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A new mission in menopause — extending the lives of women

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Within the span of a few years, the menopause space has been transformed from a quiet sector of healthcare into a loud and bustling target of research and investment dollars. From flashy startups to emerging treatments, it’s suddenly become hot to talk about hot flashes.

“Nobody wanted to talk about menopause three years ago and now you’re hearing a lot more about it,” said Alicia Jackson, founder and CEO of Evernow, a telehealth company that offers support to women in menopause.

The attention is long overdue.

In the U.S., more than 1 million women experience menopause each year, according to the National Institute on Aging. And 84% of women surveyed by AARP said that menopause symptoms interfere with their lives.

Alicia Jackson

Alicia Jackson, CEO, Evernow

Permission granted by Alicia Jackson


Yet, a woeful 20% of OB-GYN residency programs offer menopause training, AARP found, which has created a treatment and services gap so vast that the market to fill it could reach $600 billion, a venture capital firm called Female Founders Fund estimated in 2020.

Among the companies that have blossomed in the menopause space, Evernow has grabbed headlines thanks to its star-studded cast of financial backers. Earlier this year, the actresses Gwyneth Paltrow, Drew Barrymore and Cameron Diaz all signed on as investors in Evernow, which garnered $28.5 million in series A fundraising.

And although Evernow is among several startups — including Alloy Women’s Health and Elektra Health — that provide telehealth and hormonal support to menopausal women, its mission runs deeper.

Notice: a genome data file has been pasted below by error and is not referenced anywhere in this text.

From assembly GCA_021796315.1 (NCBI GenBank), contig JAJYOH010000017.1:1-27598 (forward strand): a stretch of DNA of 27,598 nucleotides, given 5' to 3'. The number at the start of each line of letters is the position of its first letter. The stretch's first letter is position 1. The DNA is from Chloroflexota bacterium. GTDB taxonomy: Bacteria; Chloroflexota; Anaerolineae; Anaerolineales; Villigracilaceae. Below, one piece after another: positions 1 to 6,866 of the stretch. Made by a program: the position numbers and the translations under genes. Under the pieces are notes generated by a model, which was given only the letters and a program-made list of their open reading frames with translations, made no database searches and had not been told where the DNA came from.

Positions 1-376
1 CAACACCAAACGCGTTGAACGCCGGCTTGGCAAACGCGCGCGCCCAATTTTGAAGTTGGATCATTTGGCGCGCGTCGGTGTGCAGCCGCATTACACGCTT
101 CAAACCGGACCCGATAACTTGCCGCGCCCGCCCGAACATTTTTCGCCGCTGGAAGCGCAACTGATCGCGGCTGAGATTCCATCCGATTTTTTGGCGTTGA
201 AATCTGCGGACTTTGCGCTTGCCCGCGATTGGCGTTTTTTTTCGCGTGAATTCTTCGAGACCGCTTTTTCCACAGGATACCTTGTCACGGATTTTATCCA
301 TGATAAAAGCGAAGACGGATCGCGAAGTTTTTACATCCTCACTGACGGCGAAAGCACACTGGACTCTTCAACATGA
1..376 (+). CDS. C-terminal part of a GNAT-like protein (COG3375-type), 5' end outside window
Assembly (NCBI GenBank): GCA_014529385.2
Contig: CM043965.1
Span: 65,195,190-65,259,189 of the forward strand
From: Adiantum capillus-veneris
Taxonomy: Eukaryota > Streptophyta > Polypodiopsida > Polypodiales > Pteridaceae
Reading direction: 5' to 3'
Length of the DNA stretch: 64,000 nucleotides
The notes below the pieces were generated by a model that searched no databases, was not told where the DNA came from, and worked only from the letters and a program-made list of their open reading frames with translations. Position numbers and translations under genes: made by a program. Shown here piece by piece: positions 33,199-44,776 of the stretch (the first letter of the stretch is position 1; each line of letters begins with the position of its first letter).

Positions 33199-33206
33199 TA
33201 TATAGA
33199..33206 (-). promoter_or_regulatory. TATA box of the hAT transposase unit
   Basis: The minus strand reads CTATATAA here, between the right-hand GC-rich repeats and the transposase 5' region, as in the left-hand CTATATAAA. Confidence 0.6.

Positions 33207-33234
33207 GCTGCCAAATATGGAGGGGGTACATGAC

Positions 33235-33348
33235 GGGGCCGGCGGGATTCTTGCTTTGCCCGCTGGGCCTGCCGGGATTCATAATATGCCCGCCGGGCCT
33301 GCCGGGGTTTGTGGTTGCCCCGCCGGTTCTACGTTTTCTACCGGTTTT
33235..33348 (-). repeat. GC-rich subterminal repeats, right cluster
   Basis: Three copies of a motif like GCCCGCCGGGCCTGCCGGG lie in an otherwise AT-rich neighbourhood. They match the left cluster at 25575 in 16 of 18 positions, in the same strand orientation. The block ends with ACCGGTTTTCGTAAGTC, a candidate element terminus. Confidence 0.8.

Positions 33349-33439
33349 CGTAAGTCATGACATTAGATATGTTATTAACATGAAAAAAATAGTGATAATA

In fact, Jackson wasn’t drawn to the menopause space only because women were lacking adequate education and treatments for the array of symptoms it brings. And she wasn’t just interested in smashing the stigma around menopause. Instead, what caught Jackson’s attention was research she stumbled upon one evening showing that women who went through early menopause were potentially doomed to an earlier death.

“It’s a train wreck for women’s bodies,” she said. “It can bring cardio issues, osteoporosis, metabolic problems, cognitive issues … and we think it’s a trigger for Alzheimer’s disease.”

“My head was exploding,” Jackson continued. “I’m living in Silicon Valley where people are obsessed with longevity and here is this really clear factor for that — but nobody was talking about it.”

At that point, it was “game over” — Jackson had found a calling to treat menopause to help women live “longer, healthier lives.”

From senators to startups

For Jackson, finding the right career path meant first realizing that she was on the wrong one. While pursuing a Ph.D. in nanotechnology at MIT, she noticed the long hours her adviser was clocking in the lab.

“I started thinking that I didn’t feel the same way he felt about being here all the time and maybe this path was not for me,” she recalled. “But I thought: ‘Oh my god, I’m four years into my Ph.D. What am I going to do?’”

After a dinner conversation with the president of MIT, Jackson was steered in the direction of public policy. An introduction to then-Senator Joe Leiberman’s legislative director led to a fellowship on Capitol Hill and work geared toward clean energy policy. Importantly, Jackson said her time working on public initiatives taught her to think about issues on a national level and how to ignite change on a major scale.

“I would like to be a best-in-class healthcare company for women over 40.”

Alicia Jackson

CEO, Evernow

Years later, Jackson’s government connections also helped her land a role inside the Defense Advanced Research Projects Agency (DARPA). With its focus on investing in emerging tech for the military, the position gave Jackson a “front row seat” to a range of up-and-coming biotech innovations — such as CRISPR and mRNA — long before they were commonplace in the industry.

Eventually, her position also triggered a desire to be on the other side of the table, alongside bold entrepreneurs blazing new trails in healthcare.

“I wanted to be with a team with vision and people making something that has never existed in the world become real … but there was no startup culture in D.C.,” Jackson said.

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